So let’s get into our bag and see what we’ve got. See pictures below with some detail and scroll down farther to see an itemized list.

The most important items are described below:

Water. On top of 3 liters of bottled water (which we change regularly), we have some water purification tablets. The bottles are solid too, and can be reused to store water later.

Also, we have this awesome device called a life straw. This can clean up to 100,000 gallons of water! It comes with a plastic storage bag & straw.

Let’s move on to food. Here are some dry food packs, otherwise known as MREs, or Meals, Ready-to-Eat. Each package is 3 days of food per person. We packed three because these have a better shelf life than dog food for our dogs.

We also packed a couple of cans of chicken breast and a mixed seasoning jar. Don’t forget utensils and a can opener!

First aid kit. This is a basic box from Target, but we added several things that were needed, like Neosporin, Tylenol, Benadryl, sewing kit, extra different size bandages, extra alcohol wipes and more.

Hand crank emergency radio and a solar panel charger to juice up batteries or other accessories if need be.

For keeping warm and clean, we packed some underwear, socks,  and gloves.

2 emergency blankets.

Water proof matches and lighters to start a fire.

Hygiene pack; we put together some basics to keep clean. This fanny pack keeps it all together.

Here we have a 10X10 tarp and some paracord. The tarp and paracord can make a tent, create a dry surface, among many other things. Paracord can be used for hundreds of things; check out this link for some ideas.

It’s always a good idea to have a few flashlights on hand with some batteries. A couple of glow sticks don’t hurt.

A fixed blade knife with matches and a compass in the handle.

A swiss army knife can come in handy.

Small bungee cords and carabiner clips to tie things down or hook things on.

Don’t forget some duct tape and zip ties.

A pocket saw helps to cut some wood or anything that might come up.

An emergency whistle with water proof matches and a signal mirror.

In case of some gases or dirty air, these 3M N95 face masks are great!

Bandanas are a great a addition too; so many uses for bandanas here.

A multitool I got as a gift that found a perfect home in this bag.

We also packed a bag of cotton balls to help clean cuts or use as kindling to start a fire, as well as a few trash bags, zip lock bags, and some foil because these hardly take space and you never know if you need it.

Lastly, we put a note book and some pencils and sharpies aside so we can write down important things or take notes on something if need be. Don’t forget a pack of cards to help fight off boredom in case you are stuck somewhere waiting for help!

So thats pretty much it! Keep in mind a lot of these things are small and easy to pack. We packed this all into one big backpack; like those framed military bags. We picked it up from Big 5 Sporting Goods for $50.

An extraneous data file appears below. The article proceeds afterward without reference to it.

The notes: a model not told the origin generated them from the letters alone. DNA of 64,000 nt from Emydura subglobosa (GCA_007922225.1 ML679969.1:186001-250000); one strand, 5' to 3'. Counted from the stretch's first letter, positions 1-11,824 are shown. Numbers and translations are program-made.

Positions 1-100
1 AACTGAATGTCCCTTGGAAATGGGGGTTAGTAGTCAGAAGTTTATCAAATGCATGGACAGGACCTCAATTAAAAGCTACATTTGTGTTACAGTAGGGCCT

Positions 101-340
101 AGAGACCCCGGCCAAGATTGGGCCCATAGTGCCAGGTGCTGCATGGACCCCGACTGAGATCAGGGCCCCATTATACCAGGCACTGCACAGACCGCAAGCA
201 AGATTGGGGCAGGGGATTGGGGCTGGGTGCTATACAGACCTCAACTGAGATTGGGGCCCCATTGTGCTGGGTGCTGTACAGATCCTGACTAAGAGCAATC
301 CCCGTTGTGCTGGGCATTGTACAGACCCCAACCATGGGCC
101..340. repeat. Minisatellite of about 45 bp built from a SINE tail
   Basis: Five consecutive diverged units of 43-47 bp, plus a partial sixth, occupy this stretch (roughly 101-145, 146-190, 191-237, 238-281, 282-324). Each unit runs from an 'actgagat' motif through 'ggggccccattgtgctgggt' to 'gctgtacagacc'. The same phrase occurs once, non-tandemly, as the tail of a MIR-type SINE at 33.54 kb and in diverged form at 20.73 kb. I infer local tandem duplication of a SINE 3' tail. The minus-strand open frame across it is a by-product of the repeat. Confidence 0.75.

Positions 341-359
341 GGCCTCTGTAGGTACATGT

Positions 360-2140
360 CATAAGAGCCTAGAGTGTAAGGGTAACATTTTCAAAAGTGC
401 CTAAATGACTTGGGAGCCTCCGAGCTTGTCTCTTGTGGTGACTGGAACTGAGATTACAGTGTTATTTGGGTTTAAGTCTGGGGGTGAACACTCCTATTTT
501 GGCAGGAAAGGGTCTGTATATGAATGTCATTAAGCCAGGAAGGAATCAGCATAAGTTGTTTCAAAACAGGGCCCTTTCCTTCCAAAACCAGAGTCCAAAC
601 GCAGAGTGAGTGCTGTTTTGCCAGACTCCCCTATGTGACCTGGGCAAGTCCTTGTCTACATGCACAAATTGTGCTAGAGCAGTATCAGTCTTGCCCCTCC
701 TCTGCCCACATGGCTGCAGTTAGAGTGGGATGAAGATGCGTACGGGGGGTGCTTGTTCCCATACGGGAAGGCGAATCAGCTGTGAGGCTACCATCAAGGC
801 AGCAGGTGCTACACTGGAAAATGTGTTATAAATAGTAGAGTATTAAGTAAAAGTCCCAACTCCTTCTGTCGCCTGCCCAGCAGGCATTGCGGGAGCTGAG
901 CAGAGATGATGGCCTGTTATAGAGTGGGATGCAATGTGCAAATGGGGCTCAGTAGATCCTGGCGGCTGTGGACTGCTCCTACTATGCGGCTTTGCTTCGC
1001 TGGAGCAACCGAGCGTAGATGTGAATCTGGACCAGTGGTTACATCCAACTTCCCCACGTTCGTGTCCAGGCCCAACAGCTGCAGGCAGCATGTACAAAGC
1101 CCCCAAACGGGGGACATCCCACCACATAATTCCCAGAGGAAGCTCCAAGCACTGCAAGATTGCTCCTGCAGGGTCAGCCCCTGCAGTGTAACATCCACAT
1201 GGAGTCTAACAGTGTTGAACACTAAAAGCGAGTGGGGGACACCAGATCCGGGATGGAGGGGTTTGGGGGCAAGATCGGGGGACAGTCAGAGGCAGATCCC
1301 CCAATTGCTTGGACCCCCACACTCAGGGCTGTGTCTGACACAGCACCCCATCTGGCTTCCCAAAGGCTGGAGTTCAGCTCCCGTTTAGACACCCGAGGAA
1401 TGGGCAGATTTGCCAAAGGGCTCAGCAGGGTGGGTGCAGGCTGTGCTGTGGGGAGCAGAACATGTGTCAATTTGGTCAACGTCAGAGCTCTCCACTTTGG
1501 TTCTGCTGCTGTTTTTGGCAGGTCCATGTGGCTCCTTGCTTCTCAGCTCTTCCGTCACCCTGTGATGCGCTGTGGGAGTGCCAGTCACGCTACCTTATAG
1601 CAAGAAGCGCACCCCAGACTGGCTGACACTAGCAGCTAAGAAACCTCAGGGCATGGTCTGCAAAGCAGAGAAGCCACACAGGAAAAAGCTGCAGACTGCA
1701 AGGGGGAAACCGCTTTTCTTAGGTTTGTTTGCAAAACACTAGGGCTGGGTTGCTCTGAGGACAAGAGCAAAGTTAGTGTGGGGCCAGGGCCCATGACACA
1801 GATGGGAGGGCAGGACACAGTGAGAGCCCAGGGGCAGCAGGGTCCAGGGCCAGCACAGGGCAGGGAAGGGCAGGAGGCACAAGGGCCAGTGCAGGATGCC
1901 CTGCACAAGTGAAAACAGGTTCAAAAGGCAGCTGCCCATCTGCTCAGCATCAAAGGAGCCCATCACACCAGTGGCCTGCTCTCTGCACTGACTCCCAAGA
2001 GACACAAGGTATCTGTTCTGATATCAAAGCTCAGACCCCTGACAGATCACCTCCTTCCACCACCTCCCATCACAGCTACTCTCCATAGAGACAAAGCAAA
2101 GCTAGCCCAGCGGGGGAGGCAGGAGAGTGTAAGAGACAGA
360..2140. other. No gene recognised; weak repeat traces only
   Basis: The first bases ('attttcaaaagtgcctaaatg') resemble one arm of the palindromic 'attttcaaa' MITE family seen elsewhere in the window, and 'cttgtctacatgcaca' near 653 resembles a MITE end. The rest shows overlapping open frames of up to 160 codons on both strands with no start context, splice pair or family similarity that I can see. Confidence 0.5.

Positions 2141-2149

This was definitely an investment (approx $550 for everything), and it took a few weeks to put it all together. We hope we NEVER have to use this emergency bag, but we sure do feel somewhat at ease knowing that we have this while we are on the road traveling through new places. We hope this helps you put together your emergency bag and we hope you also never have to use it, but as we always say “JUST IN CASE”. Consider it an insurance policy that doesn’t expire (except for the medicines and food that need to be changed every 2-3 years).

See below for an itemized list of what’s in the bag

  • 1 – 10X10 Tarp
  • 4 – Pairs of underwear
  • 6 – Pairs of long thick socks
  • 1 – solar panel charger w/rechargeable batteries and LED light ($90)
  • 1 – 25ft Paracord
  • 2 – 2pk glow lights
  • 1 – Red Cross crank radio ($60)
  • 1 – Large leather work gloves
  • 1 – head lamp light
  • 2 – flash lights
  • 2 – pocket lights
  • 1 – fixed blade knife ($20)
  • 1 – swiss army knife ($90)
  • 20 – AAA batteries
  • 4 – Carabiner clips
  • 4 – Small bungee cords
  • 1 – pocket saw
  • 1 – note book
  • 10 – pencils
  • 1 – pencil sharpener
  • 2 – sharpies
  • 1 – pack of playing cards
  • 1 – spice jar
  • 2 – N95 face mask
  • 2 – Bandanas
  • 1 – pack of cotton balls
  • 1 – pack mixed trash bags, zip locks, foil
  • 1 – Gorilla duct tape
  • 4 – packs of water proof matches
  • 2 – lighters
  • 1 – multitool
  • 1 – bottle of water purification tablets
  • 1 – emergency whistle
  • 2 – emergency blankets
  • 1 – Sawyer life straw water purification ($20)
  • 2 – cans of chicken breast
  • 2 – spoon/fork
  • 3 – Emergency dry food, 3 day supply each ($25)
  • 1 – first aid kit with extras ($20 + $20)
  • 1 – water canteen ($10)
  • 1 – Hygiene fanny pack containing:
    • 2 – toothbrush
    • 1 – razor
    • 1 – bar soap
    • 1 – chapstick
    • 1 – toothpaste
    • 1 – hand sanitizer
    • 1 – pack Clorox wipes
    • 1 – pack hand wipes
    • 1 – assortment female hygiene products
    • 1 – shampoo
    • 1 – conditioner
    • 1 – body wash
    • 1 – lotion
    • 1 – sewing kit
    • 1 – small flash light